Hey there, time traveller!
This article was published 22/11/2018 (334 days ago), so information in it may no longer be current.
The Progressive Conservative government will spend an additional $5.3 million to boost the number of hip and knee replacements and cataract surgeries in Manitoba in an attempt to reduce some of the longest waits in Canada for the procedures.
Health Minister Cameron Friesen said the province is using savings it has been able to achieve in transforming the health system and making it more efficient to free up the cash to tackle chronically long waits in targeted areas.
"Manitobans have waited long enough," he said at an announcement at Winnipeg's Concordia Hospital, where many joint replacements are done.
More than 4,100 hip and knee replacements and 12,900 cataract surgeries were performed in Manitoba in the last fiscal year.
The new funding will ensure at least 1,000 additional hip and knee replacements are performed next year — a nearly 25 per cent increase, Friesen said. The money will also fund at least 2,000 additional cataract surgeries in 2019 — a 16 per cent increase.
Manitoba has the country's longest waits for cataract surgery, and among the longest waits for joint replacement surgery, the minister said.
There are currently 1,700 Manitobans waiting for hip and knee replacements and 8,500 awaiting cataract surgery. With a rapidly aging population, these waiting lists would only have grown unless additional capacity was added to the system.
As of late September, the median wait time in Winnipeg for a knee replacement was 30 weeks. In Brandon, it was 45 weeks, and at the Boundary Trails Health Centre in Winkler, it was 73 weeks, according to the health department website.
For hip replacement surgery, the median wait in Winnipeg and Brandon was 28 weeks, while for Boundary Trails it was 50 weeks.
Median cataract surgery waits in Manitoba in September ranged from six weeks at the Western Surgery Centre in Winnipeg to 27 weeks at the Swan Valley Health Centre. At Misericordia Health Centre, where the bulk of the cataract surgeries are performed in Manitoba, the median wait was 19 weeks.
The decision to provide more funding to reduce wait lists for the three procedures was made following a report by the government's wait times reduction task force.
Dr. Jack McPherson, director of the Winnipeg Regional Health Authority's surgery program, said officials will monitor wait lists and wait times to ensure the new funds achieve the anticipated results.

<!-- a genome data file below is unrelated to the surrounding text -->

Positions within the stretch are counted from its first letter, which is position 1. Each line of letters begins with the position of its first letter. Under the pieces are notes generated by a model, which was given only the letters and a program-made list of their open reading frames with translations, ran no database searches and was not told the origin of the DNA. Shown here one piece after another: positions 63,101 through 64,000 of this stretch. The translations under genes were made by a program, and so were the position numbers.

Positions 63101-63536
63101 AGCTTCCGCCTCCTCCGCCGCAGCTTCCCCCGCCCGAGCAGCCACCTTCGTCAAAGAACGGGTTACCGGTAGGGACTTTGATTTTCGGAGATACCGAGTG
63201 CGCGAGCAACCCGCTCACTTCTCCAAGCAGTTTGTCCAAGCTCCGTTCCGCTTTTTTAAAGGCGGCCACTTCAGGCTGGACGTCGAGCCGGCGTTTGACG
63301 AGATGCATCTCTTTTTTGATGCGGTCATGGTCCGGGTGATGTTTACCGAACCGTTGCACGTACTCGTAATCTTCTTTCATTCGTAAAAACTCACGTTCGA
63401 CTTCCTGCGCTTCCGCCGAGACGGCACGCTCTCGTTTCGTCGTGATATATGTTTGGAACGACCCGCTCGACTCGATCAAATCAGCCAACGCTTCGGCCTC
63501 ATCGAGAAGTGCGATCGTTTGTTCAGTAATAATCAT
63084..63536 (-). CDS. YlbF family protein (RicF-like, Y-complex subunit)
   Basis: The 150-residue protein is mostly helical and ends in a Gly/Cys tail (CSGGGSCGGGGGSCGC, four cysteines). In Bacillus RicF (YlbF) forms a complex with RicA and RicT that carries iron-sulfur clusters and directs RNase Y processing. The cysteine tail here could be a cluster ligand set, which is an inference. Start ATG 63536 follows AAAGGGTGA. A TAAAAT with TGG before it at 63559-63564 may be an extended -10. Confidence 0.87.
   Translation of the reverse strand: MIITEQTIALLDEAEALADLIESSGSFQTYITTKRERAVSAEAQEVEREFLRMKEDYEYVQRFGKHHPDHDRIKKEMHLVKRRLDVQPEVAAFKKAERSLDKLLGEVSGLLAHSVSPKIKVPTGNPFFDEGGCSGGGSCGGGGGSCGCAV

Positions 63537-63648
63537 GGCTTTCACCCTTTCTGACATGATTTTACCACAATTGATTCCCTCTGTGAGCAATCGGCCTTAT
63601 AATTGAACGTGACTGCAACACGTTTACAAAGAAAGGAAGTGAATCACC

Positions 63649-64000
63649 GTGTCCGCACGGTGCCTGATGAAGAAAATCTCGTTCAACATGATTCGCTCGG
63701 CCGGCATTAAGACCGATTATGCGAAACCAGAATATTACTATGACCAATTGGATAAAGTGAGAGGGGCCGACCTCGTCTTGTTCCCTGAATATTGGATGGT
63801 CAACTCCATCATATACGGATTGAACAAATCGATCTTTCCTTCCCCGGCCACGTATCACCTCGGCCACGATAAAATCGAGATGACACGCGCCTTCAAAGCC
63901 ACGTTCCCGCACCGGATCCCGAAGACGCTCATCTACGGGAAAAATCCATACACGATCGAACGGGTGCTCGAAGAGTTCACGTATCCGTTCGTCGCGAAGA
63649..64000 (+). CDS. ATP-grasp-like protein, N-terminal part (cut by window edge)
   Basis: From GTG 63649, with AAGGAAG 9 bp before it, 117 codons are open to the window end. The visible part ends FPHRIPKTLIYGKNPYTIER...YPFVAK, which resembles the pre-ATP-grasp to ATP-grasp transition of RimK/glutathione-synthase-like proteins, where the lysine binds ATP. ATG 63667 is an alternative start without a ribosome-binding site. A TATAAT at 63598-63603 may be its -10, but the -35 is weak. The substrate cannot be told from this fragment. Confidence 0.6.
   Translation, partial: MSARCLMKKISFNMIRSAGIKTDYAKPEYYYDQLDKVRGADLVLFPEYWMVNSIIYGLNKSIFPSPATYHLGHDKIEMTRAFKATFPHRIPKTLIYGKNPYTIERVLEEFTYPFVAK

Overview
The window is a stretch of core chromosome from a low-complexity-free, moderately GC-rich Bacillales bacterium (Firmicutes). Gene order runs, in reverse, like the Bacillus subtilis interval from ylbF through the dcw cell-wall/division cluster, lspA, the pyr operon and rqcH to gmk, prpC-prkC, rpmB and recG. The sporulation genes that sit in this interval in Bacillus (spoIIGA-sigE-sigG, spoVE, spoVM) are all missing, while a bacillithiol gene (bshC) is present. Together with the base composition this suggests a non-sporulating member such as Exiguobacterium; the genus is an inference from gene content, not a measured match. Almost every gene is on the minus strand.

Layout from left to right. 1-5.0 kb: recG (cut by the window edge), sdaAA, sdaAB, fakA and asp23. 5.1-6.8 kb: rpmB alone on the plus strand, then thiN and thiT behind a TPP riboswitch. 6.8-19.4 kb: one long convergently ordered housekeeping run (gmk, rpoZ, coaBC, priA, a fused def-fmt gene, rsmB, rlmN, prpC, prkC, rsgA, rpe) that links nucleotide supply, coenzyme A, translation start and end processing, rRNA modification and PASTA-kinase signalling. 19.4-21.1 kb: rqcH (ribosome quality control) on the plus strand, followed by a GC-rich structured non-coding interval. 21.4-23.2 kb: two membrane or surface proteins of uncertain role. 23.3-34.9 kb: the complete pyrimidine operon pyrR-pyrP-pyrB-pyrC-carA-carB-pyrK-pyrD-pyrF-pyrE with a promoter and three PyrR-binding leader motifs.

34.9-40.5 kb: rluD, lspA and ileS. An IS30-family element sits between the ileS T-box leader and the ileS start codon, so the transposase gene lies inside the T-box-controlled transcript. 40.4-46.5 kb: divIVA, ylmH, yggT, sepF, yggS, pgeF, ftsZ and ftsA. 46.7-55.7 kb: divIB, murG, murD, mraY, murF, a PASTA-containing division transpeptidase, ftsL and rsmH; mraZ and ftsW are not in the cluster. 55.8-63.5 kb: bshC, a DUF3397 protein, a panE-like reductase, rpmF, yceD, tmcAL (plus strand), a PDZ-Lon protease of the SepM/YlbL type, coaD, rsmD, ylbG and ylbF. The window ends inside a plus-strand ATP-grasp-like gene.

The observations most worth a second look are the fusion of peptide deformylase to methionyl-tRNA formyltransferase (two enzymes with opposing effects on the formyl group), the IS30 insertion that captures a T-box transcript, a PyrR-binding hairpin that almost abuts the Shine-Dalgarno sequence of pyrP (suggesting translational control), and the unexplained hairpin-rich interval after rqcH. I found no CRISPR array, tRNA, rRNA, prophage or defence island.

McPherson, a pediatric orthopedic surgeon and a member of the province's wait times task force, said surgical and technological advances are allowing the system to perform an increasing number of procedures per day.
Where Concordia once did three hip and knee replacements a day, it can now do five. Where a patient once remained in hospital for two weeks after a joint replacement, that time has now been reduced to two or three days, McPherson said. And for some selected patients, he added, joint replacement is now done as day surgery.
Cataract surgeries are also being performed more quickly, with many being performed using freezing instead of anesthetic.
Cynthia Velie, a recent cataract surgery patient who participated in Thursday's announcement, said the procedure was life-changing. She had surgery on her left eye Tuesday, and on her right eye five weeks ago.
"Prior to that, I would not have been able to see any of your faces," she told gathered journalists and health officials. "And today, I have 20/20 vision."
Additional hip and knee surgeries will be performed at Concordia, Grace Hospital and Health Sciences Centre in Winnipeg and Boundary Trails in Winkler. All additional cataract surgeries will be performed at Misericordia.
Larry Kusch didn’t know what he wanted to do with his life until he attended a high school newspaper editor’s workshop in Regina in the summer of 1969 and listened to a university student speak glowingly about the journalism program at Carleton University in Ottawa.
Updated on Thursday, November 22, 2018 at 4:13 PM CST: writethrough